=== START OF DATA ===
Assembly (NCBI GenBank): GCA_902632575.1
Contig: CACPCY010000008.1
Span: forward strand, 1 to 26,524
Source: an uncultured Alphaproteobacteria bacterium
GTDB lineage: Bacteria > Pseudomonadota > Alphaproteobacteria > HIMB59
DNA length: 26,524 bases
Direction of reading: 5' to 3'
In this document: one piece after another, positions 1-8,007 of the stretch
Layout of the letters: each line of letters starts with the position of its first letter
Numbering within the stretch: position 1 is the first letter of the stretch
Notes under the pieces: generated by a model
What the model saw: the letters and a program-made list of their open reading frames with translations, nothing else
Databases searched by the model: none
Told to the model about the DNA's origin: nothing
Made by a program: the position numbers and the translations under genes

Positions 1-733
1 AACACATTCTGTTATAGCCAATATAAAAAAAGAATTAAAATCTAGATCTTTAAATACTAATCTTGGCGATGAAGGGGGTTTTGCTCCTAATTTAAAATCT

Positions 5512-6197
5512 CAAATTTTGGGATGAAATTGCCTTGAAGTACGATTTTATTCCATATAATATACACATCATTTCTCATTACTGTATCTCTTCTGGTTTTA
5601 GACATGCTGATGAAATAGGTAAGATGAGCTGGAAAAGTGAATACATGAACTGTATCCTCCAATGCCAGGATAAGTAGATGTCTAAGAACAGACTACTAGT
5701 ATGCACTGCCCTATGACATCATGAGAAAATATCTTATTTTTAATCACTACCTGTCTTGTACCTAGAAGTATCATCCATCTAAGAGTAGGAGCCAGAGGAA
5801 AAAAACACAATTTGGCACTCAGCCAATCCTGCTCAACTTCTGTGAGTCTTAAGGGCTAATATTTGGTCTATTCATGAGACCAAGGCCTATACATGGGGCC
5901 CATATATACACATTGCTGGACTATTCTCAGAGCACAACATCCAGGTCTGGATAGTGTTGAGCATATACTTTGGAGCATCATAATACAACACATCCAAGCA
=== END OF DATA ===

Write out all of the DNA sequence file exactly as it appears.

Assembly (NCBI GenBank): GCA_902632575.1
Contig: CACPCY010000008.1
Span: forward strand, 1 to 26,524
Source: an uncultured Alphaproteobacteria bacterium
GTDB lineage: Bacteria > Pseudomonadota > Alphaproteobacteria > HIMB59
DNA length: 26,524 bases
Direction of reading: 5' to 3'
In this document: one piece after another, positions 1-8,007 of the stretch
Layout of the letters: each line of letters starts with the position of its first letter
Numbering within the stretch: position 1 is the first letter of the stretch
Notes under the pieces: generated by a model
What the model saw: the letters and a program-made list of their open reading frames with translations, nothing else
Databases searched by the model: none
Told to the model about the DNA's origin: nothing
Made by a program: the position numbers and the translations under genes

Positions 1-733
1 AACACATTCTGTTATAGCCAATATAAAAAAAGAATTAAAATCTAGATCTTTAAATACTAATCTTGGCGATGAAGGGGGTTTTGCTCCTAATTTAAAATCT

Positions 5512-6197
5512 CAAATTTTGGGATGAAATTGCCTTGAAGTACGATTTTATTCCATATAATATACACATCATTTCTCATTACTGTATCTCTTCTGGTTTTA
5601 GACATGCTGATGAAATAGGTAAGATGAGCTGGAAAAGTGAATACATGAACTGTATCCTCCAATGCCAGGATAAGTAGATGTCTAAGAACAGACTACTAGT
5701 ATGCACTGCCCTATGACATCATGAGAAAATATCTTATTTTTAATCACTACCTGTCTTGTACCTAGAAGTATCATCCATCTAAGAGTAGGAGCCAGAGGAA
5801 AAAAACACAATTTGGCACTCAGCCAATCCTGCTCAACTTCTGTGAGTCTTAAGGGCTAATATTTGGTCTATTCATGAGACCAAGGCCTATACATGGGGCC
5901 CATATATACACATTGCTGGACTATTCTCAGAGCACAACATCCAGGTCTGGATAGTGTTGAGCATATACTTTGGAGCATCATAATACAACACATCCAAGCA